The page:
Warriors of Chaos: Brexiters Blamed By EU
Theresa May’s government has been ridiculed as chaotic and incoherent in a damning report. Particularly, the Foreign Secretary Boris Johnson and the UK’s chief Brexit negotiator David Davis have been accused by EU figures for embarrassing the UK, according to a leaked Irish government paper.
While the Department of foreign affairs in Dublin declined to comment on the leaked paper, the UK government’s spokesperson emphasised that the government was focussing on getting a good deal with Ireland and “working hard to ensure a frictionless border.”
But the Liberal Democrats blamed the British ministers for “turning the UK into an international embarrassment” when it comes to Brexit.
The document, which is a collection of political reports from Irish embassies across Europe between the 6 and 10 November, criticises Boris Johnson and offers a negative image of the Brexit negotiating team.
The report, which was obtained by Irish media group RTE, referred to Johnson’s meeting with the Czech government where it was noted how he was “unimpressive,” but “avoided any gaffes.” For the Czech deputy minister for foreign affairs Jacub Durr, the UK ministers’ job was difficult since the government’s message wasn’t clear. He was understanding and said that he “felt sorry British Ambassadors around the EU trying to communicate a coherent message when there is political confusion at home."
In regards to Davis, the paper stated that Brexit wasn’t even the focus of a meeting between him, the French Defence Minister Yves Le Drian and the French Minister for European Affairs, Nathalie Loiseau. According to the leaked paper: "Despite having billed this in the media in advance as a meeting to 'unblock' French resistance, Davis hardly mentioned Brexit at all during the meeting, much to French surprise, focusing instead on foreign policy issues."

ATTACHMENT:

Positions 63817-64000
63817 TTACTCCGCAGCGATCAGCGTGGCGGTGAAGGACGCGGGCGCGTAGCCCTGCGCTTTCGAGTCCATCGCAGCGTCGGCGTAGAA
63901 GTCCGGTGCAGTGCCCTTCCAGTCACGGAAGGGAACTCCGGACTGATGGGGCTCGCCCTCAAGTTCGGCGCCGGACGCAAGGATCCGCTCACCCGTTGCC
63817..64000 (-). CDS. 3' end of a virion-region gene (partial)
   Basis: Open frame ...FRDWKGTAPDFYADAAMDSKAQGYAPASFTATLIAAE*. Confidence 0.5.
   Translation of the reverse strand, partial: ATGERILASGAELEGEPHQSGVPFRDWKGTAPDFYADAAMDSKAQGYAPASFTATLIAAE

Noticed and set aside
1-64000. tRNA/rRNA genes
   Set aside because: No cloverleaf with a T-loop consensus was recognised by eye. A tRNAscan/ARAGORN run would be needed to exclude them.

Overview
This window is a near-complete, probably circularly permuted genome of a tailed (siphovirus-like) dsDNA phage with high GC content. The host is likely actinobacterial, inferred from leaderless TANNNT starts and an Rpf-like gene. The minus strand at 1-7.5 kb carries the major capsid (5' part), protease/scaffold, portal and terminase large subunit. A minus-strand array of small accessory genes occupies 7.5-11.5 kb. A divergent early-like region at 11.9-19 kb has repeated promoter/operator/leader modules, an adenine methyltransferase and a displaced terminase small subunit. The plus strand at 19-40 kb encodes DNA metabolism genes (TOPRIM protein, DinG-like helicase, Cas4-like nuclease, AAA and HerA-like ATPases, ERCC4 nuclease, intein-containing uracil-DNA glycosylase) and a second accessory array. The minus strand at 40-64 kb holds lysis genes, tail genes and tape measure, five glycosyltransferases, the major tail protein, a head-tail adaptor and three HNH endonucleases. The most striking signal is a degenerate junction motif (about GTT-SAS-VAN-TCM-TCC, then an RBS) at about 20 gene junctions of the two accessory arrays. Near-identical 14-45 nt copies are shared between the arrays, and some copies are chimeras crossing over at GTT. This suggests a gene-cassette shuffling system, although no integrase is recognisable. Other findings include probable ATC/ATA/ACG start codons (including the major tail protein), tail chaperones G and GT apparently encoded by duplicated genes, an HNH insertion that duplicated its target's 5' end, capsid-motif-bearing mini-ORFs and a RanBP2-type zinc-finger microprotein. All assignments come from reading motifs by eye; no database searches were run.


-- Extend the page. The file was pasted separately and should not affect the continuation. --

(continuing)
In Latvia, officials were honest and argued that “the biggest problem is the chaotic political situation in the UK government."
In Cyprus, the Cypriot minister for foreign affairs Ioannis Kasoulides told the Irish ambassador that “the UK must do more on the financial settlement - it's a matter of trust".
Ian Forrester, the British judge in the European Court of Justice, was disappointed about “the quality of politicians in Westminster.” It was a great mystery to him if, eventually, the British public would view Brexit as “a great mistake,” when leaving the EU was revealed to be nothing like the Brexiteers’ manufactured paradise. Forrester’s hope was that “it would gradually dawn on people what leaving actually entailed, that there might be a slow realisation that this was just a great mistake and the mood might swing back to remaining.”
Gaël Veyssiere, the head of cabinet of the French minister for European Affairs in Paris, told Irish embassy officials that the UK was in serious danger in December, if it didn’t bring a fair offer on the table regarding its financial obligations.
The concerns here show that many European countries worry about the future of the Brexit negotiations and the way Brexit is being discussed by certain ministers. Together with the issue of the financial settlement and the uncertainty surrounding the government’s lack of clarity on essential issues, these are the most obvious problems for the EU.
On the one hand, the government’s spokesman defended the UK’s Brexit preparations and the progress that has been made and highlighted the “good and constructive” relationship between London and Dublin. On the other hand, UK politicians found that the government has become the laughing stock of politicians across Europe, spreading confusion and chaos, as Britain’s future was increasingly “hanging on a balance.” For many Liberal Democrats, when we finally arrive at the crucial and frightening moment of no deal, then the British people should be able to opt out and to be given the chance to exit from Brexit. The last exit from Brexit, might seem suddenly, the best possible outcome.